Friday, November 28, 2008
Carlisle School building project estimate drops to $20 million
The School Building Committee (SBC) was shocked on November 13 to learn of higher-than-expected estimates for the Carlisle School building project, but was relieved on November 20 to learn that projected costs have been substantially reduced. Between those dates, SBC member Bill Fink, Chair Lee Storrs and School Superintendent Marie Doyle met with Carlisle’s Owner Project Manager (OPM) Sean Fennell to review the budget. The state requires towns to hire an OPM to oversee design and construction during any large school building project. Fennell presented an updated draft last week (see table), which shows the estimated construction cost reduced to roughly $20 million. Previously he had presented a $28 million budget, but, he explained, it was based on the school’s earlier study and not on the current plans.
The SBC is proposing to replace the Spalding Building and upgrade other school facilities, and is expecting to obtain partial reimbursement for the building project from the state, through the Massachusetts School Building Authority (MSBA). A Special Town Meeting is scheduled for January 12 to vote on roughly half a million dollars for schematic designs. The construction cost would be authorized at a later Town Meeting.
Negotiations are underway to hire HMFH Architects for the schematic designs. The firm completed a School Facilities Master Plan for Carlisle in 2006. The SBC does not yet have an agreed-upon figure. During a phone conference with the MSBA, Storrs and Doyle received verbal confirmation of state approval for the use of HMFH. “We did get the go-ahead for HMFH,” he reported to the committee. However, the MSBA listed four items which HMFH must address, including confirmation that the firm is willing to sign an architect’s contract with the MSBA. The firm also needs to file paperwork regarding minority business goals, to provide details on their current staff and projects, and document all fees for the building project. The SBC is still waiting for confirmation on the level of reimbursement from the MSBA. “I was told we would get a letter for a reimbursement rate soon,” said Storrs.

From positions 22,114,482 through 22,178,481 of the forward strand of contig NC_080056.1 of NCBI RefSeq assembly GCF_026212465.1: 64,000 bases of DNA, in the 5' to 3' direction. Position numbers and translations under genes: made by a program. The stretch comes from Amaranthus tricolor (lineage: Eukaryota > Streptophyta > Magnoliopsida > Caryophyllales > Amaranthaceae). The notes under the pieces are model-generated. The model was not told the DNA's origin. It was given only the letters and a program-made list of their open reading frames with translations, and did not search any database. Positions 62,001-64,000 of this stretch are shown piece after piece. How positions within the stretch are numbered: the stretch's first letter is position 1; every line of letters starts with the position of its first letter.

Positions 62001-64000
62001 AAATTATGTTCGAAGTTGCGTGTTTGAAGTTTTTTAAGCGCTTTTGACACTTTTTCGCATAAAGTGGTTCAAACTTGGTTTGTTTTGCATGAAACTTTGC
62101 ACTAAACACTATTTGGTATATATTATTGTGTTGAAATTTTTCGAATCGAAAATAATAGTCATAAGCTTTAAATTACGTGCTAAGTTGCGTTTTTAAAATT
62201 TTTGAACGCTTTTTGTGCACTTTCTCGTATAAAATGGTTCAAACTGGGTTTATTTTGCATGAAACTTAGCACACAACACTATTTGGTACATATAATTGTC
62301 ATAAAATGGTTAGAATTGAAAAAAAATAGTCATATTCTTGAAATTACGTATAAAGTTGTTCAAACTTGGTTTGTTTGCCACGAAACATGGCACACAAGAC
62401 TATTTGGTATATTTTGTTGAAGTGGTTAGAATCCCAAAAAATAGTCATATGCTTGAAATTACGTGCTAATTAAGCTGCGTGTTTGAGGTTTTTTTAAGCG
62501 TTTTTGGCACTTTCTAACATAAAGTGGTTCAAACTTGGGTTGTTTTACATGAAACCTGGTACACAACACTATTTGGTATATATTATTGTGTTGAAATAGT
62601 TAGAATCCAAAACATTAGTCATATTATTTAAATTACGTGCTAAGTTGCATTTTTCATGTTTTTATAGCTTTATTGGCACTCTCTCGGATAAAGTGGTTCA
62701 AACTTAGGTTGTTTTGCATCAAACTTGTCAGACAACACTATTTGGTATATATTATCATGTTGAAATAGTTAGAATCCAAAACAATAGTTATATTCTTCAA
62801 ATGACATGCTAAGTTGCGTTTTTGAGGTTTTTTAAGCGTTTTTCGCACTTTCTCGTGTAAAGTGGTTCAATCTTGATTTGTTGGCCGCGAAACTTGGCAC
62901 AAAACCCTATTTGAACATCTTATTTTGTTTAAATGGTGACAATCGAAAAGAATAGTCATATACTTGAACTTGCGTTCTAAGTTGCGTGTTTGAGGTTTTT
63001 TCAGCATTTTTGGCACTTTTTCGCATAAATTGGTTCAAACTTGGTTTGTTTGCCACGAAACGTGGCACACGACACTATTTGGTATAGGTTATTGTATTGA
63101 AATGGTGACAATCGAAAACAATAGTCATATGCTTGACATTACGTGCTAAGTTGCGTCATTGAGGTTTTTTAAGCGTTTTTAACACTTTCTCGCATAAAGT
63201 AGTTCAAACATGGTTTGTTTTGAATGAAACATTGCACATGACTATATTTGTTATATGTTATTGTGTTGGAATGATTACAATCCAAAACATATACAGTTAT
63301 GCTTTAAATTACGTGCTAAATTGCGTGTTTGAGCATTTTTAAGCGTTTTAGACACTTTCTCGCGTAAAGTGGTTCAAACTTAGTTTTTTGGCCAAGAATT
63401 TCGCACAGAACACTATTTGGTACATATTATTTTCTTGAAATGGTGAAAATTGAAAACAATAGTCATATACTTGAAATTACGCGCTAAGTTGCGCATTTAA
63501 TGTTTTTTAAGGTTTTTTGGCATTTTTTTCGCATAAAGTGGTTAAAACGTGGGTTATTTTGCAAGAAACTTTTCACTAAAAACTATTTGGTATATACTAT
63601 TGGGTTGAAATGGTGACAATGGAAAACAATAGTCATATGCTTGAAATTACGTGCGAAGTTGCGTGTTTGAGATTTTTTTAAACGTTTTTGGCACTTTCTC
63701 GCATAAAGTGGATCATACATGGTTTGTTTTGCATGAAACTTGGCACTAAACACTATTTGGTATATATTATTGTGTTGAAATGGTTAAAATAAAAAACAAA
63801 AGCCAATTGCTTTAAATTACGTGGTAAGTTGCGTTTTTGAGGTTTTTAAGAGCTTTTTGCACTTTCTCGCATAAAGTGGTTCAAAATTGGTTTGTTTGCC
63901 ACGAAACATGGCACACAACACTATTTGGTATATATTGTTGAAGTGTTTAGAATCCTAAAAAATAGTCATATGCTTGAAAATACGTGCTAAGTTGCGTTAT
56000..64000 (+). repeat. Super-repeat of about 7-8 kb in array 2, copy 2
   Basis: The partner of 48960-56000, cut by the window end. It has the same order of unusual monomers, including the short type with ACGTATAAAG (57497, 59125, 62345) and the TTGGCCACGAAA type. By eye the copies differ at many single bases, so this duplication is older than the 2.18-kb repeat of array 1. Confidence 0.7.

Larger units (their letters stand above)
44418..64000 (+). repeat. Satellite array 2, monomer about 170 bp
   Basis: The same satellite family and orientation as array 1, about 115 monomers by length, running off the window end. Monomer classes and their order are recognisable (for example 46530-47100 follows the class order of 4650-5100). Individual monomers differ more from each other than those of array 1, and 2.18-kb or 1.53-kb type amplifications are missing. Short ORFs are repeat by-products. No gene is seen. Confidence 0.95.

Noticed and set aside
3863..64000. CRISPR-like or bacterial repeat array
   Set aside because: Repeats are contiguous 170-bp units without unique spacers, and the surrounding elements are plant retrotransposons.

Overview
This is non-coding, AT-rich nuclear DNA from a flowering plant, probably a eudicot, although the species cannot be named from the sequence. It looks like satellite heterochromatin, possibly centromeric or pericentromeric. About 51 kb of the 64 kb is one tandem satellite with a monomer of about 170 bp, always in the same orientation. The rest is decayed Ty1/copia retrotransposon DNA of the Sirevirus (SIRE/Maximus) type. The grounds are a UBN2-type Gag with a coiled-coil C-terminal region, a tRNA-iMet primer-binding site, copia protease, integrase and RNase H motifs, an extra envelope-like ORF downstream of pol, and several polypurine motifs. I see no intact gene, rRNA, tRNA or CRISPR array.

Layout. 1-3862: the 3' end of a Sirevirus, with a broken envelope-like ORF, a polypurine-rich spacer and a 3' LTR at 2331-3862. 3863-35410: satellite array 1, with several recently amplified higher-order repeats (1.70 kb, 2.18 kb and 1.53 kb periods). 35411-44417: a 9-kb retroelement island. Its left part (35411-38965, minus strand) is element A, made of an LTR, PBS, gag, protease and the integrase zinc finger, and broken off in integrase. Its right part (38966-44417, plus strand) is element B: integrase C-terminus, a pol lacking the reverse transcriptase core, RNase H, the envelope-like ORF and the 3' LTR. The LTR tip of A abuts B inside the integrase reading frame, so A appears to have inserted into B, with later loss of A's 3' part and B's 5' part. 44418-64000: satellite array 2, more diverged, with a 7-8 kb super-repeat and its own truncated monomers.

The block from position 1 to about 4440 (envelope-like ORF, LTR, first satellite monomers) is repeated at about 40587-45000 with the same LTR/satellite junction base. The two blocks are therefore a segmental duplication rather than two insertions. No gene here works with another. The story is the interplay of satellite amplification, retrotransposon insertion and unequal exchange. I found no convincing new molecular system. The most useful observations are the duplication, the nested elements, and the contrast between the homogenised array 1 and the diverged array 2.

The committee began developing a list of questions to be raised during public forums (see box). Town Treasurer Larry Barton said that people may ask why the project is being done at a time when the economy is not good. Doyle said, “I agree, this is the worst economy, and the timing is awful, and we all understand that, but there’s always going to be something.” She worried that by waiting, the town might lose MSBA aid, “There’s limited funding in there and I think the well is going to run dry.”
Storrs felt that by doing the process now the town is positioning itself to get the funds from the MSBA.
Barton said there is a possibility that the vote for construction funds may fail. “Then you vote again,” said Doyle. “It’s happened in other towns. In some towns it took two or three votes to get the funding.”
Barton expressed concern that if the vote fails, the MSBA would move Carlisle lower down on the list of schools to receive funds, instead of allowing the town to revote multiple times. “I think because of the economy they [the MSBA]would understand it, that they need to wait, see how the recession goes and the job market,” replied Doyle. Town Administrator Madonna McKenzie asked, “Do we know that what they would do?” “We can ask them,” said Doyle. ∆
© 2008 The